Economic Evaluation of Maternal Screening to Prevent Congenital Syphilis


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Abstract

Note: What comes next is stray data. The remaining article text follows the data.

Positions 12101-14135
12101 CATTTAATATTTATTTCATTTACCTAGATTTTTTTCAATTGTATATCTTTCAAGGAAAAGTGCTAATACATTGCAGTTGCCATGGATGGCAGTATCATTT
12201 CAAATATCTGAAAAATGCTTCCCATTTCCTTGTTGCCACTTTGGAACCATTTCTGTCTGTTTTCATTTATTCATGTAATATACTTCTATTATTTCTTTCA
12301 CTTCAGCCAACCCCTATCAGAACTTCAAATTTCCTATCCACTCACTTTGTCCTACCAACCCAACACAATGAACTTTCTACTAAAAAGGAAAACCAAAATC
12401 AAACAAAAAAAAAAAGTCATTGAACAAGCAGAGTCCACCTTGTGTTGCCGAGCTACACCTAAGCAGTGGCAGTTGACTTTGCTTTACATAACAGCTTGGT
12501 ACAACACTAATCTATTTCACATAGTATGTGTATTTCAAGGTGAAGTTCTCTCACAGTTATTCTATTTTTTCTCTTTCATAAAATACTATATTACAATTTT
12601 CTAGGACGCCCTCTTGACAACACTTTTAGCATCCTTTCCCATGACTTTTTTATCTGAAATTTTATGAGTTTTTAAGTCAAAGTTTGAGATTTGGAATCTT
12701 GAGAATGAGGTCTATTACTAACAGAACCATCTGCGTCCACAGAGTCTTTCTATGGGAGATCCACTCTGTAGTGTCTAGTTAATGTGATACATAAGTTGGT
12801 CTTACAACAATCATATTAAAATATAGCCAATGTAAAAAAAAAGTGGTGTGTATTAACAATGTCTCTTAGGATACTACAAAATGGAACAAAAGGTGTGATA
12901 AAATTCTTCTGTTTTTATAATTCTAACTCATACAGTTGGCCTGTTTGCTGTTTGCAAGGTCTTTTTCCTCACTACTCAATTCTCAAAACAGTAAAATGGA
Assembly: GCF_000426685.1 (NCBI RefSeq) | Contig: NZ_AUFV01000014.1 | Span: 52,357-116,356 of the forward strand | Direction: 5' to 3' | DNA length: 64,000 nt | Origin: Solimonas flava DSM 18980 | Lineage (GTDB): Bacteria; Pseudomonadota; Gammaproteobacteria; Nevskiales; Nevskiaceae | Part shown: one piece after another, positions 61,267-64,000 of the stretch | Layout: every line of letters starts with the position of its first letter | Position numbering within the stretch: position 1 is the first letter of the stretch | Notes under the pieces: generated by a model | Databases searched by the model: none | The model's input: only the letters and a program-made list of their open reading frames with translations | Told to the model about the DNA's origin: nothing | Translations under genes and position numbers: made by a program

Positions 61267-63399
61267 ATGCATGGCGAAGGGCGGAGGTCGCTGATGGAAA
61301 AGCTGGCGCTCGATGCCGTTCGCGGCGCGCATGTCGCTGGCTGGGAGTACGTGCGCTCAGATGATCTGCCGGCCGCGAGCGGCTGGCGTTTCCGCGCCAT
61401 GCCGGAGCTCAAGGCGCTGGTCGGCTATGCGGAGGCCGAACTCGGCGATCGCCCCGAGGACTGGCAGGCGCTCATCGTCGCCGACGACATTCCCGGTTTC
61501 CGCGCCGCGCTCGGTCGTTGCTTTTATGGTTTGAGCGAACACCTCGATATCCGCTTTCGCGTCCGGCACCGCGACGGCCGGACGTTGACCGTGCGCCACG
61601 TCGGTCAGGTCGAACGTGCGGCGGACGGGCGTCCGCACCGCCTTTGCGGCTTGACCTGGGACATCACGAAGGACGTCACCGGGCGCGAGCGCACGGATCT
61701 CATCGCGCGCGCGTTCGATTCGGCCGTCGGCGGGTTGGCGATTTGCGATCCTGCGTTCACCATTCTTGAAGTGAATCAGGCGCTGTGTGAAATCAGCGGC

Benefit-cost analysis was applied to a model of first-trimester screening for syphilis where approximately ten new cases of early infections are indentified and treated per 50,000 pregnancies. The cost of the screeing is estimted to be $4.60 (U.S.) per participating woman, while the benefit-cost ratio was 3.8; thus the economic benefits are nearly four times the cost of the program. Furthermore, there are many other benefical factors that cannot be evaluated in terms of money. The validity of the results varies with discount rates, frequencies of syphilitic infection, and rates of transmission to the fetus. If the incidence of maternal syphilis is 0.005%, the benefits equal the costs of the prevention program. In Norway, prenatal screening has been obligatory for 30 years. This represents a net benefit, or a total savings, of $8.6 million (U.S.; 1979). From an economic point of view, the first-trimester serologic screening should continue unabridged, whereas an extended preventive program, including premarital screening or additional third-trimester serologic tests, may not be advisable in Norway.

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